Covering the Goulburn and Murray valleys

Disappointing harvest for Cobram and district

Cobram and district grain farmers were frustrated with this year's yield after a severe frost damaged a promising crop.

TONI BRIENT January 6, 2014 4:00am

Harvest season: This year's harvest was disappointing for grain farmers like Burramine's Peter Lawless.



Cobram and surrounding district grain farmers are locking up their sheds for an end-of-year break after what some are labelling a ‘‘disappointing’’ harvest.

Burramine grain farmer Peter Lawless said conditions were favourable for most of the year, but a severe frost on October 18 changed everything.

Mr Lawless estimated about 15 per cent of the wheat and canola crops on his 1000ha property were damaged by the frost.

‘‘This year was promising to be probably the best season we’d ever had,’’ Mr Lawless said.

‘‘But (the frost) turned the season into one of the worst we’ve had.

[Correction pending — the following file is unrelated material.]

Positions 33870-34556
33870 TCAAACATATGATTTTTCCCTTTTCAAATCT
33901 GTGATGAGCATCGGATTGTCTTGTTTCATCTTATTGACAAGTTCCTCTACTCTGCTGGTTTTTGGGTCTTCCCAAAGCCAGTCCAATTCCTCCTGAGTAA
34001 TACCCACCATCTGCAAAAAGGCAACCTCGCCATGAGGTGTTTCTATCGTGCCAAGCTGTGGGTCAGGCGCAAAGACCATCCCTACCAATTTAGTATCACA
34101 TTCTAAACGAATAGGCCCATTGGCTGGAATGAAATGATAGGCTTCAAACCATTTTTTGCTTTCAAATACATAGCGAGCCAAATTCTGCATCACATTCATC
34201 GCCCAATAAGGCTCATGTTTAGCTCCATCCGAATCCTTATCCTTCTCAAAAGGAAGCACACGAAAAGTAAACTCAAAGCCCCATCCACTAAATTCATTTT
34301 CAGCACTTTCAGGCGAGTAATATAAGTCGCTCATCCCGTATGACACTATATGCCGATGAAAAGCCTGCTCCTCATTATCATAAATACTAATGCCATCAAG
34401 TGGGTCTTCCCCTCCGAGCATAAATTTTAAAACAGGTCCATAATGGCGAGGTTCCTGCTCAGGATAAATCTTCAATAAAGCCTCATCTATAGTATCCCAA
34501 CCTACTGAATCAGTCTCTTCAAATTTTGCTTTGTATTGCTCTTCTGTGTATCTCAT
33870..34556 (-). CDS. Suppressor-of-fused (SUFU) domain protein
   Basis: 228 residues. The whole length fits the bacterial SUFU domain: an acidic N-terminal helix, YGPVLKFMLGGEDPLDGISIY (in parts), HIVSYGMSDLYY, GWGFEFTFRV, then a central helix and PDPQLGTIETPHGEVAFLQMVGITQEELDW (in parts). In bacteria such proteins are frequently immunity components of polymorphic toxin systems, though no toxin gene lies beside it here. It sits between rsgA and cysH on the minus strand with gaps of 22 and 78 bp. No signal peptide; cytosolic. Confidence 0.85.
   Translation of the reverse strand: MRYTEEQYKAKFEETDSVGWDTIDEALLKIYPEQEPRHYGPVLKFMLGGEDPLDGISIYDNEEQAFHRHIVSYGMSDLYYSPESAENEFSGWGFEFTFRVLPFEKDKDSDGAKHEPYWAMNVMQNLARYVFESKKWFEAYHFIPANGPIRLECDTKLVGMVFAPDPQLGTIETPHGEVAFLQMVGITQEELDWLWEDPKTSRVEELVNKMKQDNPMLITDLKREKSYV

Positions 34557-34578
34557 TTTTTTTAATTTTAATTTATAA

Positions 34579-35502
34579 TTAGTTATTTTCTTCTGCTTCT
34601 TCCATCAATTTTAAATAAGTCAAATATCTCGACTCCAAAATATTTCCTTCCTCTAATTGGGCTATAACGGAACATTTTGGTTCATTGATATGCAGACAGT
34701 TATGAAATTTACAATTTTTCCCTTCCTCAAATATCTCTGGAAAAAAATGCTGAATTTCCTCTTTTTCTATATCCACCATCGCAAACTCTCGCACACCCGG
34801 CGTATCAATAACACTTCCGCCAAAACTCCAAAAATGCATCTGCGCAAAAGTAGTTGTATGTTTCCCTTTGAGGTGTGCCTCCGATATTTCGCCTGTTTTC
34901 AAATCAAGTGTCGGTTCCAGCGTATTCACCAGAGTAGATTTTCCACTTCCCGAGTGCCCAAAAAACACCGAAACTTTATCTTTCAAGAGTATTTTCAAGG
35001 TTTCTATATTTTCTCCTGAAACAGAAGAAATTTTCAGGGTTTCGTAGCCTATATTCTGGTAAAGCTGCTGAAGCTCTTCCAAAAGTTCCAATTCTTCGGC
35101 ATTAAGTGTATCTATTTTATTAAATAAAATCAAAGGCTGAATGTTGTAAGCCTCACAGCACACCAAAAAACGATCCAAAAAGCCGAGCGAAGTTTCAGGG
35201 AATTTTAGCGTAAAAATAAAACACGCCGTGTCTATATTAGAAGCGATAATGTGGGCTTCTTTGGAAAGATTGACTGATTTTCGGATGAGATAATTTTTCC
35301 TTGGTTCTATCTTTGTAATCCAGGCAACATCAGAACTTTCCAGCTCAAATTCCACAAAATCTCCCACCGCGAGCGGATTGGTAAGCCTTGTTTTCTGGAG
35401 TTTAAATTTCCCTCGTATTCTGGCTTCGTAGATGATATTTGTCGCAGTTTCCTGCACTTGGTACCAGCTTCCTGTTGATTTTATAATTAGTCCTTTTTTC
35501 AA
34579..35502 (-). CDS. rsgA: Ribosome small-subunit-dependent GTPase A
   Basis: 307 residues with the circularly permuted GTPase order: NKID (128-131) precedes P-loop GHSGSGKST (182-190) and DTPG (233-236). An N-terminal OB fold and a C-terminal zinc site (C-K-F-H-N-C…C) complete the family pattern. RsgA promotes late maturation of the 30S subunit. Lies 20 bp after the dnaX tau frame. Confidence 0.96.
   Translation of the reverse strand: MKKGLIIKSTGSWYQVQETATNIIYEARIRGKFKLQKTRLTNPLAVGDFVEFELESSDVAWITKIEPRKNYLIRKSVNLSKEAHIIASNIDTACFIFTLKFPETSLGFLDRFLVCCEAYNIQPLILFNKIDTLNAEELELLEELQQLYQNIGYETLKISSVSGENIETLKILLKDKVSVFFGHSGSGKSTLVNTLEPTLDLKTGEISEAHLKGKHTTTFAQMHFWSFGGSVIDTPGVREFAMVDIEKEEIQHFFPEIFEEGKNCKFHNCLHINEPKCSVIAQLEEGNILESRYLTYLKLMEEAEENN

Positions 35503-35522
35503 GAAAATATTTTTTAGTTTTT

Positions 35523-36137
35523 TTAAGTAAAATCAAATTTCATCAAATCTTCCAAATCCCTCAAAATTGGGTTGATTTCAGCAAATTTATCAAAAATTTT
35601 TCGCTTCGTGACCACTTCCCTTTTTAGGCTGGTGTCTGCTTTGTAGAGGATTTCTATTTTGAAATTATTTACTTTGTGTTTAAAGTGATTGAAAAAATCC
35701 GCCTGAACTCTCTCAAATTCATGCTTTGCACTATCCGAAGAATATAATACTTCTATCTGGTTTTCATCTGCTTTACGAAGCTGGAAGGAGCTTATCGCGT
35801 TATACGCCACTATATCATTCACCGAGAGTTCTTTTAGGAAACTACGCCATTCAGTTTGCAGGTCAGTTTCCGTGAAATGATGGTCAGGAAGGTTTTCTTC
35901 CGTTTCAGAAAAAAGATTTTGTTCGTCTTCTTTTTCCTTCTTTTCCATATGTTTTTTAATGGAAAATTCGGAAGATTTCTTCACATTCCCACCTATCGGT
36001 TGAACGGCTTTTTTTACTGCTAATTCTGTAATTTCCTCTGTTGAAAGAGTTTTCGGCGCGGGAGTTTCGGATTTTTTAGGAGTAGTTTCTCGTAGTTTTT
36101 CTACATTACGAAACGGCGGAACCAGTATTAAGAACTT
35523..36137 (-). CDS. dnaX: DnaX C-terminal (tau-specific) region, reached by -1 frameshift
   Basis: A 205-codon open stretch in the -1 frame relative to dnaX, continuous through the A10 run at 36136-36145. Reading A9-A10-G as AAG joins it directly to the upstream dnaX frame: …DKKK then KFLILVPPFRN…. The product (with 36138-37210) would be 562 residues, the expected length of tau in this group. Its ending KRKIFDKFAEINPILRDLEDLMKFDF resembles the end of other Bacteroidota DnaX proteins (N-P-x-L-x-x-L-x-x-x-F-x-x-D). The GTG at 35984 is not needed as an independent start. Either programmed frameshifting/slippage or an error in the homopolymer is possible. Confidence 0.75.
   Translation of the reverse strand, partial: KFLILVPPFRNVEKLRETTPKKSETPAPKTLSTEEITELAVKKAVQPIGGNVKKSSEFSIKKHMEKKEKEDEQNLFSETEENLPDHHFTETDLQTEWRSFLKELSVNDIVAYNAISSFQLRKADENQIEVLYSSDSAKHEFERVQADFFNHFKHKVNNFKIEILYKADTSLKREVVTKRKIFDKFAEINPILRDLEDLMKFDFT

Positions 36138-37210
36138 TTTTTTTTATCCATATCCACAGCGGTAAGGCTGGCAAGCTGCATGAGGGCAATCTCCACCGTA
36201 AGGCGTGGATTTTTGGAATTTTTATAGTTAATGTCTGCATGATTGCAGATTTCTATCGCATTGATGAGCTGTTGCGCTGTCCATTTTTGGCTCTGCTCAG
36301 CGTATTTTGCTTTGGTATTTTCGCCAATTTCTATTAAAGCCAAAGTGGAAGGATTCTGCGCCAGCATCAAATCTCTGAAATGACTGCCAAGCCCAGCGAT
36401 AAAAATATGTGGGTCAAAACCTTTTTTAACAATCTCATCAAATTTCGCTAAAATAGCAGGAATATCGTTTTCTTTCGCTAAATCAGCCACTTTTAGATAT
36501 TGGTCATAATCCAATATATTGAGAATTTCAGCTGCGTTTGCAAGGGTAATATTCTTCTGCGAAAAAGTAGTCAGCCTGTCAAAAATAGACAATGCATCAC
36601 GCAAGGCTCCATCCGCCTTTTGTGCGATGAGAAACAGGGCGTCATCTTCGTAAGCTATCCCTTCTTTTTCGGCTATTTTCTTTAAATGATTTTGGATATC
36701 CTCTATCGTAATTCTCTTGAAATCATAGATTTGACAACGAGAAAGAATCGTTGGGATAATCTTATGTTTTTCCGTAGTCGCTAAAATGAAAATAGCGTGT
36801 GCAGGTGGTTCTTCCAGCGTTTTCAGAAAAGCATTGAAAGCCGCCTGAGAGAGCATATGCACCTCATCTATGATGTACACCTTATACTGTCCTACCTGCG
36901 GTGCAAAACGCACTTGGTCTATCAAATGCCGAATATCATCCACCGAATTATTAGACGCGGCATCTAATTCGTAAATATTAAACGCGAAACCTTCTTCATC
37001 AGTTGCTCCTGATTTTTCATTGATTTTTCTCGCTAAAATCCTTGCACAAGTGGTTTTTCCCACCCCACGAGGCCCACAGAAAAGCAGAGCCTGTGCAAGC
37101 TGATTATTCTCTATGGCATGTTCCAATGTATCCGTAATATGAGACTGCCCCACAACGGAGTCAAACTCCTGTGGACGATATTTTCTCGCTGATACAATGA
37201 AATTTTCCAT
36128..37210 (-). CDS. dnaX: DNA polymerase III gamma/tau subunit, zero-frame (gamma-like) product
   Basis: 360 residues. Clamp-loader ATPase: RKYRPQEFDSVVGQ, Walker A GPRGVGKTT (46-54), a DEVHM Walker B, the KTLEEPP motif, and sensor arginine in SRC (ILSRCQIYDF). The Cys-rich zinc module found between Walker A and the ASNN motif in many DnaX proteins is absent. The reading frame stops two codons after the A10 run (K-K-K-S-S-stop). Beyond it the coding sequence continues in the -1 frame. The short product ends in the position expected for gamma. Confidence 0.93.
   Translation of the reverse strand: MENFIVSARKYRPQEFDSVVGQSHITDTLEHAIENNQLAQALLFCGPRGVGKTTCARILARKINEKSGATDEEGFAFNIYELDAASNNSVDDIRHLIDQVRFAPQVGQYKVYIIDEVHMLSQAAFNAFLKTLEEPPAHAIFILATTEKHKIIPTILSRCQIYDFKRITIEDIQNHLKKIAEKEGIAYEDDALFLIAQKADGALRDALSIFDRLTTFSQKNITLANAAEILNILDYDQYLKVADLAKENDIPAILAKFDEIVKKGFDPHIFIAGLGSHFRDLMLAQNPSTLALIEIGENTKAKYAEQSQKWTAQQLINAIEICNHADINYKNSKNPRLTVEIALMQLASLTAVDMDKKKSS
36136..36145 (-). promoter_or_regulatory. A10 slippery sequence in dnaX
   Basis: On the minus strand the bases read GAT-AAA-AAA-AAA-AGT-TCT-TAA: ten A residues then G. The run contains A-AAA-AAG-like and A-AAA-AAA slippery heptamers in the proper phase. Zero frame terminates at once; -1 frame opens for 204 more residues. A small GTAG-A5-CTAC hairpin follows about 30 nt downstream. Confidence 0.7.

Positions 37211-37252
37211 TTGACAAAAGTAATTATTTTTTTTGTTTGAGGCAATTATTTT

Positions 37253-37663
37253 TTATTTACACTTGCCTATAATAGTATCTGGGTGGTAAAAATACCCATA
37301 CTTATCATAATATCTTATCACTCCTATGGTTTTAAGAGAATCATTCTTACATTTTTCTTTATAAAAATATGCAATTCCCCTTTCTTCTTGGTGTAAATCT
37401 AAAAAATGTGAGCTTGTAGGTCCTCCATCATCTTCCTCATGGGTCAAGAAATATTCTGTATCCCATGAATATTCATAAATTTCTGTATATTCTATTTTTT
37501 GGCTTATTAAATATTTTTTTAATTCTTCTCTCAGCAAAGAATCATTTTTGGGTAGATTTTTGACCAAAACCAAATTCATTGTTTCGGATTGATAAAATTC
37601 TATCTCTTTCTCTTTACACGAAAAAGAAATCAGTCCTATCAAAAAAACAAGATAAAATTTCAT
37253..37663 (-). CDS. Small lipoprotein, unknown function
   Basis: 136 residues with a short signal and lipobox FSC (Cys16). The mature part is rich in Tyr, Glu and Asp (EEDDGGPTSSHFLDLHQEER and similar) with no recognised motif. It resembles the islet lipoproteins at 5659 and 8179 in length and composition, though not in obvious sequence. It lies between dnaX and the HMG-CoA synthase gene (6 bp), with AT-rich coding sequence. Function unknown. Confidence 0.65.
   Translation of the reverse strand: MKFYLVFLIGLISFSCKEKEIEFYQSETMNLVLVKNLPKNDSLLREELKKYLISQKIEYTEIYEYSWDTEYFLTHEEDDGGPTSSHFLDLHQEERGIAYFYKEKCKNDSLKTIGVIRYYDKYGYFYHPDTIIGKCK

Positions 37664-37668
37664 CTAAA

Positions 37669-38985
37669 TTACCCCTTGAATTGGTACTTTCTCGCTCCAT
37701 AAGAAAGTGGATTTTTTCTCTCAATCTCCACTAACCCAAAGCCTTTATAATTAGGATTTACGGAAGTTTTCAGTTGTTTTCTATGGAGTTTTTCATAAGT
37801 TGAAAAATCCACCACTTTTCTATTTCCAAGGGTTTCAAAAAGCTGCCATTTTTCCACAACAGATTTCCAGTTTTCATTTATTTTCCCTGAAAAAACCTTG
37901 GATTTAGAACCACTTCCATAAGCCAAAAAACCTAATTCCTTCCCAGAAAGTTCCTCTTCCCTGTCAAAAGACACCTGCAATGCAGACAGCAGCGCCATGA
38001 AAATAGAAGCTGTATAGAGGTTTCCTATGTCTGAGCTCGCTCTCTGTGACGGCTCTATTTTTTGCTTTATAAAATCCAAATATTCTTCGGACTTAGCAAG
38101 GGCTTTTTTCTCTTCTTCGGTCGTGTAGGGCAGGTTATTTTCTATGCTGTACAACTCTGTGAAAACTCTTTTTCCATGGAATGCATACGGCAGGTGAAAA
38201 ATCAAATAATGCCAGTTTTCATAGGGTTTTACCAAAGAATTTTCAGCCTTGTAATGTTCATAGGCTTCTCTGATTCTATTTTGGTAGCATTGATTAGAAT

‘‘We probably lost half of our yield. It was a real shock.’’

Department of Environment and Primary Industries seasonal variability agronomist Dale Grey said the severity of the October 18 frost surprised most farmers across the Hume region.

‘‘I think most farmers would say the season was disappointing because they had hoped for much more,’’ Mr Grey said.

‘‘The crops looked really good (before the frost). They looked capable of yielding a lot more than they did.’’

Mr Grey said most farmers harvested in early December, about a week earlier than he expected.

‘‘Warmer temperatures through some months of the year hastened the maturity of the crops.

‘‘There was also a lack of rainfall in October that brought the crops into maturity a lot quicker.’’

But Mr Grey said grain farmers were a resilient bunch, and he was confident they wouldn’t be discouraged by the year’s results.

‘‘Once it comes to March or April and they’re ready to plant, many will be excited and keen once again,’’ he said.

‘‘The nature of grain farmers is that they’re eternally optimistic.’’

Mr Lawless shares that nature. Despite his poor yield, he said he was focusing on the positives.

‘‘The price is still pretty good and that’s helped. We didn’t get the double whammy of poor yield and poor price.

‘‘And the quality was good; there was some small grain but the protein levels were really good.

‘‘We’ll get everything in as H2, which is the top category that you can grow in this area.’’

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